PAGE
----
Already, the pro-nuclear provisions Graham hopes to add to the cap-and-trade measure sponsored by Sens. Kerry and Barbara Boxer (D-Ca.) are worrying some environmentalists. Last week Graham said he wants the bill to put tax credits for nuclear power on par with wind and solar credits. Yet the government already subsidizes nuclear energy more than any other energy industry—it has received $100 billion of taxpayer money in the five-plus decades it's been around. "No one gets anywhere close to the subsidies that nuclear power does," says Benjamin Schreiber, climate and energy tax analyst at Friends of the Earth (FOE).
For instance, the nuclear sector receives tax credits that are more far-reaching than those granted to the nascent wind and solar sectors. The 2005 energy bill granted the nuclear industry an additional $13 billion in subsidies and tax credits, including a production tax credit in effect until 2021. By contrast, the renewable energy sector has struggled to renew their credits—the most recent extension in the stimulus bill applies for up to three years.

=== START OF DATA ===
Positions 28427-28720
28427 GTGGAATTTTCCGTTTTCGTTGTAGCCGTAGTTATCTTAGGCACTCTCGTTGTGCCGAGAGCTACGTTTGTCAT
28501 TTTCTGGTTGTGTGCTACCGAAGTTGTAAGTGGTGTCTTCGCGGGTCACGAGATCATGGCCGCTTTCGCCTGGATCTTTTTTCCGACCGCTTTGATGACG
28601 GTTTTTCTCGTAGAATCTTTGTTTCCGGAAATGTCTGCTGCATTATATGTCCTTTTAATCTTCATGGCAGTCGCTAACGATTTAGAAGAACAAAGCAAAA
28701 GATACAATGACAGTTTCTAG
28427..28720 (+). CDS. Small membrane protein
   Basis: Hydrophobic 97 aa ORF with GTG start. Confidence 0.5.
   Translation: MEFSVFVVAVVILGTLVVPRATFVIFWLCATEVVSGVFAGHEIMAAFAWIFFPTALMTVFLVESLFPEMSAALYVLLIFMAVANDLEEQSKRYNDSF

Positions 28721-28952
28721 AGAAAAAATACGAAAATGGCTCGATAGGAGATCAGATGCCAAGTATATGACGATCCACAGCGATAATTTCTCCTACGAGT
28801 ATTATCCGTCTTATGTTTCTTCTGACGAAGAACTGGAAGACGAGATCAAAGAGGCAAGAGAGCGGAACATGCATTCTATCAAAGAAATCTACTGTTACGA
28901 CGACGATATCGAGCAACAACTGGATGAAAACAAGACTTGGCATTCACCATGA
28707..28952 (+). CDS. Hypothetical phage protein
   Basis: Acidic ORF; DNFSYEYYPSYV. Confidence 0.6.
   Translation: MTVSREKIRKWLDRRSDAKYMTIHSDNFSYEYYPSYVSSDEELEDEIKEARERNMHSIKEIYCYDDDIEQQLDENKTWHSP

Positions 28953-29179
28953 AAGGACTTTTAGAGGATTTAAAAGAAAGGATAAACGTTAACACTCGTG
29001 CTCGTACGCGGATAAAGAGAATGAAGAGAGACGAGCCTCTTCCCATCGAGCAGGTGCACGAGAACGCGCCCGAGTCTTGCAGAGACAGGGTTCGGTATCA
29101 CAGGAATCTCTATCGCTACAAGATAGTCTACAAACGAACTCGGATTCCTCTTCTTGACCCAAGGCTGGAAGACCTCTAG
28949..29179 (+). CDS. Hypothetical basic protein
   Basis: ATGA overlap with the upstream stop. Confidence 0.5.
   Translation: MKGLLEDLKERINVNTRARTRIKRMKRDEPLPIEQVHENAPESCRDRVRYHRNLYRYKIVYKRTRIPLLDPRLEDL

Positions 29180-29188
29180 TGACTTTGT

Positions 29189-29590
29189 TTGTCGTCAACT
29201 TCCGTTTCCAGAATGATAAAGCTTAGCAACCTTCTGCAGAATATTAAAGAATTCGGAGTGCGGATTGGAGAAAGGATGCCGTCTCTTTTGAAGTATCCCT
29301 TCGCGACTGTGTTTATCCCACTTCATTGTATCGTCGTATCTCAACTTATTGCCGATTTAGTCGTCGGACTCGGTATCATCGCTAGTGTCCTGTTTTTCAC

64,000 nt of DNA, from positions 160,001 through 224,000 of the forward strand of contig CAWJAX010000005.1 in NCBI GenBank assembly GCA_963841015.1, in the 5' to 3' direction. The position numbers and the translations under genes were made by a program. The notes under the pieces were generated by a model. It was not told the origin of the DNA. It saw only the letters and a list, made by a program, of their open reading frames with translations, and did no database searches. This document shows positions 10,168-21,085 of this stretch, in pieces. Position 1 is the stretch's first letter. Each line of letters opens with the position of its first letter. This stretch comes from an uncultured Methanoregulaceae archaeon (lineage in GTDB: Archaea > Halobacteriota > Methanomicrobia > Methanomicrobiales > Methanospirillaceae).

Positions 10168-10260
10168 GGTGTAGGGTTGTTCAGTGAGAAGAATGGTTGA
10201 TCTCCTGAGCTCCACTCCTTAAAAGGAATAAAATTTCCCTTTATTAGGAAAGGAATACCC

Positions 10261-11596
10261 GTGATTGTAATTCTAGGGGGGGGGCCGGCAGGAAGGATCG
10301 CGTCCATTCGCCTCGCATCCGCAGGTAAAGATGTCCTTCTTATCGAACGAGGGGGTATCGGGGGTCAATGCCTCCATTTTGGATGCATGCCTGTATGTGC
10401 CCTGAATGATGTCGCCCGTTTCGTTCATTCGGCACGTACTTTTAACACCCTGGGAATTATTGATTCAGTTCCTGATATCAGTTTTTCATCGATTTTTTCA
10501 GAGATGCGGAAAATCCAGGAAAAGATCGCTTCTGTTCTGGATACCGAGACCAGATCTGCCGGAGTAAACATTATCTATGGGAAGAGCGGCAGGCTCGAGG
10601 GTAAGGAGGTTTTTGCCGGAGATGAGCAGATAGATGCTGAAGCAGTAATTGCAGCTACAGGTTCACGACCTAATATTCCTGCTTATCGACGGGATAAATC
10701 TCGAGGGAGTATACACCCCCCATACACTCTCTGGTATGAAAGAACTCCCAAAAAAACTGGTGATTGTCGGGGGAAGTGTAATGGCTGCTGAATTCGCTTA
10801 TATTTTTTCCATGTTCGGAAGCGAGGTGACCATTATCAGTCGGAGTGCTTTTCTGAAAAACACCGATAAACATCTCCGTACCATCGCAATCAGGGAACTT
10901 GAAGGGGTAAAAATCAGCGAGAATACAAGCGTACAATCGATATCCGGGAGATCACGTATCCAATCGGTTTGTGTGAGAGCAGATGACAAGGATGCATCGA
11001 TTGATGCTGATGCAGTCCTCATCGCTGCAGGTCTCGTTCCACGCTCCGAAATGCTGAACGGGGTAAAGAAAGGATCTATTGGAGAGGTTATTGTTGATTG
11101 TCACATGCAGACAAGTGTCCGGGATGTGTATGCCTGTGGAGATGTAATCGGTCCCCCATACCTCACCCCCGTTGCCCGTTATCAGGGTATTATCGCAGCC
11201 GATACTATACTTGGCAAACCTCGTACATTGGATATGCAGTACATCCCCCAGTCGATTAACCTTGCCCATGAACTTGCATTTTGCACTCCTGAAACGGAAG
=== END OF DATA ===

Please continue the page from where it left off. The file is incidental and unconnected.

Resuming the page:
Graham also wants nuclear power added to the Kerry-Boxer bill's renewable electricity portfolio. This concerns environmental advocates because nuclear energy is neither renewable nor a new technology. "Nuclear power is a mature technology that we've been subsidizing for decades and shouldn't be covered in a mandate," said FOE's Schreiber. "It should be able to compete on its own by now."